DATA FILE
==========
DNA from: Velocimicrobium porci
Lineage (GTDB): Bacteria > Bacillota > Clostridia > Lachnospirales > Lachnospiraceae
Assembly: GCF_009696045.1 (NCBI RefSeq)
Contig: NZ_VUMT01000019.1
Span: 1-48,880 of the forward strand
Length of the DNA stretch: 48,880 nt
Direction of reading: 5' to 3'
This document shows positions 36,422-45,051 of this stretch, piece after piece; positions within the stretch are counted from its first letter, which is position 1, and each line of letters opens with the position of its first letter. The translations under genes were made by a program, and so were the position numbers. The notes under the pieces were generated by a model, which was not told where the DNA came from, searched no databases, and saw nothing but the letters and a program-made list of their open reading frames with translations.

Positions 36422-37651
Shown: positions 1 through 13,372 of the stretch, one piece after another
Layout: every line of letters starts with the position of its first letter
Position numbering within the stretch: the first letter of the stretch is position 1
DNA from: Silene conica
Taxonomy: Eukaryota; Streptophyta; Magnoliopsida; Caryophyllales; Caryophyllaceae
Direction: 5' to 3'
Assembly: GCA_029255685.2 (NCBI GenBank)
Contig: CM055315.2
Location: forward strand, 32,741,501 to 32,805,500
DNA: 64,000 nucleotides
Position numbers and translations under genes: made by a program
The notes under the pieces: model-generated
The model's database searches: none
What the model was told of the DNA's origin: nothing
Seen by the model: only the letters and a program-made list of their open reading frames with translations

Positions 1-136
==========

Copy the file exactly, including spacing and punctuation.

DNA from: Velocimicrobium porci
Lineage (GTDB): Bacteria > Bacillota > Clostridia > Lachnospirales > Lachnospiraceae
Assembly: GCF_009696045.1 (NCBI RefSeq)
Contig: NZ_VUMT01000019.1
Span: 1-48,880 of the forward strand
Length of the DNA stretch: 48,880 nt
Direction of reading: 5' to 3'
This document shows positions 36,422-45,051 of this stretch, piece after piece; positions within the stretch are counted from its first letter, which is position 1, and each line of letters opens with the position of its first letter. The translations under genes were made by a program, and so were the position numbers. The notes under the pieces were generated by a model, which was not told where the DNA came from, searched no databases, and saw nothing but the letters and a program-made list of their open reading frames with translations.

Positions 36422-37651
Shown: positions 1 through 13,372 of the stretch, one piece after another
Layout: every line of letters starts with the position of its first letter
Position numbering within the stretch: the first letter of the stretch is position 1
DNA from: Silene conica
Taxonomy: Eukaryota; Streptophyta; Magnoliopsida; Caryophyllales; Caryophyllaceae
Direction: 5' to 3'
Assembly: GCA_029255685.2 (NCBI GenBank)
Contig: CM055315.2
Location: forward strand, 32,741,501 to 32,805,500
DNA: 64,000 nucleotides
Position numbers and translations under genes: made by a program
The notes under the pieces: model-generated
The model's database searches: none
What the model was told of the DNA's origin: nothing
Seen by the model: only the letters and a program-made list of their open reading frames with translations

Positions 1-136